There are few great forests left in the world. And even fewer where indigenous people have been taking care of the land for thousands of years. But such a rare place exists in the heart of Canada's boreal forest. In Ojibwe we call it Pimachiowin Aki (Pim–MATCH–cho–win Ahh–KEY) or "the land that gives life." Ojibwe (Anishinaabe) Elders teach us that the land provides fresh water, healthy food and clean air for many people near and far.

We have listened to the elders and are inspired by how they have been taking care of the land - long before any of us were born. First Nations communities and the Manitoba and Ontario provincial governments are working together in a unique partnership to look after the exceptional forest and the sacred culture that have existed together for centuries.

The Pimachiowin Aki Corporation, formed by the First Nations and provincial governments, is working to have 33,400 square kilometers of this boreal forest that straddles the Manitoba-Ontario border in Canada recognized as a United Nations Educational, Scientific and Cultural Organization (UNESCO) World Heritage Site. When a site achieves UNESCO recognition, it means the entire world agrees it is worthy of protection and is important enough to preserve for everyone. Pimachiowin Aki, “the land that gives life”, has the potential to be one of a very few sites recognized for both cultural and natural values.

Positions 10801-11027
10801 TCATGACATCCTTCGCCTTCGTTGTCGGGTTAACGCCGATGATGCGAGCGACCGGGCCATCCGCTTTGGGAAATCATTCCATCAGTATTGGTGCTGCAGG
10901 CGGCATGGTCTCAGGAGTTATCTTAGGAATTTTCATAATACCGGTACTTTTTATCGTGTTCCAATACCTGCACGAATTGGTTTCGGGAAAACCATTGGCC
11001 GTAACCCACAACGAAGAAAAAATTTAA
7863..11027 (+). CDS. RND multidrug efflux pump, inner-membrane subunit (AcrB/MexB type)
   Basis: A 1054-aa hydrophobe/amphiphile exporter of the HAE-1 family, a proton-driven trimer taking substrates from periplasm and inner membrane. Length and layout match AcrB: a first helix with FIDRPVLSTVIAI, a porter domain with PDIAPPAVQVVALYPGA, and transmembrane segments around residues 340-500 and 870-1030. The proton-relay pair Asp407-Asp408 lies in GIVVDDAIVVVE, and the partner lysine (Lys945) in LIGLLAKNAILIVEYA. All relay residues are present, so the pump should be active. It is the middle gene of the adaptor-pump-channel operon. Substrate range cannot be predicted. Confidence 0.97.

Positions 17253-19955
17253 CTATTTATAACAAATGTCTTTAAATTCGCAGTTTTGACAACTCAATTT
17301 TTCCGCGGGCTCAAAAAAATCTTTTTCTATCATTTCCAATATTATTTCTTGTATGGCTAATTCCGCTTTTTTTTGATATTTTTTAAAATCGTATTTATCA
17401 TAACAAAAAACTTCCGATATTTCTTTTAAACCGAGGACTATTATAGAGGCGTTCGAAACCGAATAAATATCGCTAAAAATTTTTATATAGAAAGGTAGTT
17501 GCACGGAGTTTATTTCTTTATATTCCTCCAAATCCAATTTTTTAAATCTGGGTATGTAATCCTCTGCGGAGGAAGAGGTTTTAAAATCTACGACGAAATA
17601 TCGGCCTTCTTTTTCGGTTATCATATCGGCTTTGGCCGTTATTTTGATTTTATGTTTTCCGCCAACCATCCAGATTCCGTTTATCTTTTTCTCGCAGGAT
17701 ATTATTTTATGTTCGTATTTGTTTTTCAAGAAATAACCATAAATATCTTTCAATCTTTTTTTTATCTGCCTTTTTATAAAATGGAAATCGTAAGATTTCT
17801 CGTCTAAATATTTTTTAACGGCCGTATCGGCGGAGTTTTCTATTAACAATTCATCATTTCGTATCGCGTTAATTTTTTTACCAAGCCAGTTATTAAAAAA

The 260-page nomination for inscription of Pimachiowin Aki on the World Heritage List was transmitted to UNESCO’s World Heritage Centre in January 2015 and has since been forwarded to Advisory Bodies for evaluation.

Through the Anishinaabe cultural tradition of Ji-ganawendamang Gidakiiminaan (Keeping the Land), Pimachiowin Aki has been cared for over the millennia and will be carried forward as a gift to future generations.

Join in supporting our vision for Pimachiowin Aki--an ancient, enduring, and sustainable kinship between culture and nature. Please donate now to The Land that gives Life.

Meegwetch!

Join a two-minute flight and boat ride over the trees and along the water. Music by Eric Courchene & traditional drummers of Poplar River. See more videos.
Elders, like John McDonald of Poplar River, remind us the Creator made this land and expects us to take care of it for the children of the future. See more photos.